Here’s an example of the conflict between free speech and laws prohibiting insulting one’s religion here in America; naturally, it’s on a college campus, the one place in America where “hate speech” laws are common. A student group from San Francisco State University is being charged under campus rules for trampling on a mockup of the Hamas and Hezbollah flags during an anti-terrorism rally on campus. FIRE reports:
In a profound display of disrespect for free speech, San Francisco State University (SFSU) is investigating its College Republicans for hosting an anti-terrorism rally on campus in which participants stepped on makeshift Hezbollah and Hamas flags. After students filed a complaint claiming they were offended because the flags bore the word “Allah,” SFSU initiated an investigation into accusations of incitement, creation of a hostile environment, and incivility.
Here we have such vague rules as one against “incivility” and creation of a “hostile environment”, all of which really means saying something someone else doesn’t like. And rather than responding to that offense by condemning it, they want it punished. As this is a state university, it is bound by the first amendment and these rules are blatant violations of the free speech clause. Trampling on a flag is expressive speech, just as waving a flag is expressive speech.
But here’s how hypocrisy resides in groups on both sides of the political spectrum. We hear from many conservative groups how flag burning is not protected by the first amendment because it is conduct, not speech; yet they are up in arms about these charges involving trampling on the mockup of a flag. And those groups on campus that are filing charges in this case no doubt just find it ridiculous that the right gets so upset by those who burn the American flag, yet desecrate something they believe in and the same zeal to coerce and punish comes out of them.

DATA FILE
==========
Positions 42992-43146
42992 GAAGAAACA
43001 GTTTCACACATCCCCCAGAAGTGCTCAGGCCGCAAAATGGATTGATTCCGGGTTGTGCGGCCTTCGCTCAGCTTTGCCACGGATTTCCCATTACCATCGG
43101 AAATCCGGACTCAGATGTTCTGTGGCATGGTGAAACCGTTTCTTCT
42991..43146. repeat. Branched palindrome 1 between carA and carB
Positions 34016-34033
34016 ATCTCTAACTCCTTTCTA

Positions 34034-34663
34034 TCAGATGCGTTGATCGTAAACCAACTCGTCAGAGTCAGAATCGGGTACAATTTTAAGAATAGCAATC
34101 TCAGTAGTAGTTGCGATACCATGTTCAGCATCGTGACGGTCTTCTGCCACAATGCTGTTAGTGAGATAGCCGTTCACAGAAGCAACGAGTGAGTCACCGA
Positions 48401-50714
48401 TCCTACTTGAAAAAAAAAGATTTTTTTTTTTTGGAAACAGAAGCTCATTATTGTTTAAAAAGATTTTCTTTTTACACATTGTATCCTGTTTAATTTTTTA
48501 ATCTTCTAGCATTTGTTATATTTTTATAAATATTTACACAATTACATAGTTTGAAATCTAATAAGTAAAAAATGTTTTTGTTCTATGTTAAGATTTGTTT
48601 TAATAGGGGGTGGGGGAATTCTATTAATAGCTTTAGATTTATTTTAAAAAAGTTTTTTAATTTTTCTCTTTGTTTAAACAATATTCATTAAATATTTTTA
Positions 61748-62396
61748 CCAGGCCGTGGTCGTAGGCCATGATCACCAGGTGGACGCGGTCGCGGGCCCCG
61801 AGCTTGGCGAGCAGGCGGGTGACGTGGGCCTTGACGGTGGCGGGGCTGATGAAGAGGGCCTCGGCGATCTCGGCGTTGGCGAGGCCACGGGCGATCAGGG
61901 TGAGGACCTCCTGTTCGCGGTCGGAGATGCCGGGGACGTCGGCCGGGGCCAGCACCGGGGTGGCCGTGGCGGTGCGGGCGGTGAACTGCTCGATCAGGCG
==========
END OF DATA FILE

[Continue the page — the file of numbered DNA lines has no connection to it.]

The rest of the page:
Eugene Volokh asks the right questions of both sides:
But for those who disagree, let me ask: SFSU is investigating (with the threat of administrative punishment) the College Republicans for, among other things, supposedly being “incivil” and creating a “hostile environment” by stepping on butcher-paper representations of Hamas and Hezbollah flags (which also contained the name of Allah in Arabic script). If you think that there’s no First Amendment problem with banning flagburning, on the theory that it’s not speech, I take it that you think there’s no First Amendment problems with punishing (even criminalizing) the Republicans’ actions, right?
Likewise, if SFSU tried to punish a student for waving a Confederate flag (assume no special circumstances such as the flag’s being stolen, or the waving been intended and understood as a personal insult and invitation to fight addressed to one particular person), I take it you’d say “Sure, no First Amendment problem,” right?
FIRE has it absolutely right:
“In a free society, neither SFSU nor any other agency of the government has the power to investigate a group simply for disrespecting a religious symbol,” FIRE’s Shibley said. “By continuing this investigation, SFSU is not just charting new territory in campus repression, but its actions come into direct conflict with the United States Constitution. The charges against the College Republicans must be immediately dismissed.”
It is time to mount a major campaign against such hate speech codes all around the country. Suits should be filed in every single case where a public university has punished anyone for constitutionally protected speech, enough cases so they have to be consolidated. There have been two cases striking down such codes, one in Wisconsin and one in Michigan, but neither was appealed so no wider precedent was set. It is time to make sure that precedent is set nationally, with a Supreme Court ruling that does away with such codes forever.
This is one area where advocacy groups from the left and the right agree. The ADF, FIRE, the ACLU and any other group that is opposed to such codes should join forces and start an all out assault on them from one end of the country to another to be sure that at least one of them will make it to the Supreme Court (or more likely they’ll be consolidated into one case). Even I would donate money to the ADF for this cause.